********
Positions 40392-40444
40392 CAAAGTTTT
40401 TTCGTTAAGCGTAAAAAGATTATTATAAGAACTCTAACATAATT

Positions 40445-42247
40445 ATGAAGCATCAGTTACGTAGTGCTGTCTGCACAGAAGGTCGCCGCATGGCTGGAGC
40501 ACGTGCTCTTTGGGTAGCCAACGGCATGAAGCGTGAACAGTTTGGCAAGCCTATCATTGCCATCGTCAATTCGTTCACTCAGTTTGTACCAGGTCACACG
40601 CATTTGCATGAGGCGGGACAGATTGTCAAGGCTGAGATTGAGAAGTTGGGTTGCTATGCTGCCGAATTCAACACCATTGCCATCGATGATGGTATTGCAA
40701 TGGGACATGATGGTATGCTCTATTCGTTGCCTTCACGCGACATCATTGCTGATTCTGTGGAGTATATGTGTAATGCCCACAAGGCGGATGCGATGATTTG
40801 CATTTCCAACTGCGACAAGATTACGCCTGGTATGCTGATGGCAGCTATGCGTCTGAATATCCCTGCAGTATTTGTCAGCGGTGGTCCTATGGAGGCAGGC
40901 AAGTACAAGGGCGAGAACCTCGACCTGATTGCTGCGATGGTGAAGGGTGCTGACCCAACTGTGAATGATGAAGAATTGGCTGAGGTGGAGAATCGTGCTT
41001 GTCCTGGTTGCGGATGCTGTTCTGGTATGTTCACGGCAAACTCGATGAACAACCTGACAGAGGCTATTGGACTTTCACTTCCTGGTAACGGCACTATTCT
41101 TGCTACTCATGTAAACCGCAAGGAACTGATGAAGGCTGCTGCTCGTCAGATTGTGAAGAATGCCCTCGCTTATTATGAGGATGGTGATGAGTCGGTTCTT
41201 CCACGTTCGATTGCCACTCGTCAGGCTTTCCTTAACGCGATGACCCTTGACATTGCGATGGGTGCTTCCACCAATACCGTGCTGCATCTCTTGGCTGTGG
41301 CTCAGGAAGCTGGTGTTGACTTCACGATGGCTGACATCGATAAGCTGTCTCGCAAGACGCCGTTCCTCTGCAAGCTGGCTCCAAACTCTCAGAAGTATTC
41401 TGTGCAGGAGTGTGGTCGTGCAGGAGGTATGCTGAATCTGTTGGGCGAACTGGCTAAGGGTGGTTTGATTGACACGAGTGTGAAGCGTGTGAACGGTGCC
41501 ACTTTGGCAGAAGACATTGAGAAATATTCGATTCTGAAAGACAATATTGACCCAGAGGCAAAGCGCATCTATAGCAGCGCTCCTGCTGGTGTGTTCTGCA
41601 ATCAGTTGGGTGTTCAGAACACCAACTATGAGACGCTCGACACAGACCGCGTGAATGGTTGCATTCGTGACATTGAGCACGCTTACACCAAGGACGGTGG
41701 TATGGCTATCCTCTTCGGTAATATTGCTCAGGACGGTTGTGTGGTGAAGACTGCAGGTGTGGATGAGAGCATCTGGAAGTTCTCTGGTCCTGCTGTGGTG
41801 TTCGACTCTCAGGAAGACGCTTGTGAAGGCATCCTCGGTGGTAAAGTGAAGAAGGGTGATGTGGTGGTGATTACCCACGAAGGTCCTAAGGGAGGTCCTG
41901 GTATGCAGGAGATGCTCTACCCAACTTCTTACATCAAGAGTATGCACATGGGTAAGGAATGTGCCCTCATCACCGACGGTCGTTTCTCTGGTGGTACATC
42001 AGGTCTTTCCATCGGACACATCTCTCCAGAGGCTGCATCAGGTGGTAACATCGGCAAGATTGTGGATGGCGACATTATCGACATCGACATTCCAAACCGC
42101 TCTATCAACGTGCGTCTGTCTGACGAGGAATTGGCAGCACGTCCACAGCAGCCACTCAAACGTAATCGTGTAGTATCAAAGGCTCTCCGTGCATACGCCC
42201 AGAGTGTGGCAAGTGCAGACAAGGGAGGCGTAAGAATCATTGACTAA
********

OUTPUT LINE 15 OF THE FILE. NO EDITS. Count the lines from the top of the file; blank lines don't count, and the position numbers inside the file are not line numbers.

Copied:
41401 TGTGCAGGAGTGTGGTCGTGCAGGAGGTATGCTGAATCTGTTGGGCGAACTGGCTAAGGGTGGTTTGATTGACACGAGTGTGAAGCGTGTGAACGGTGCC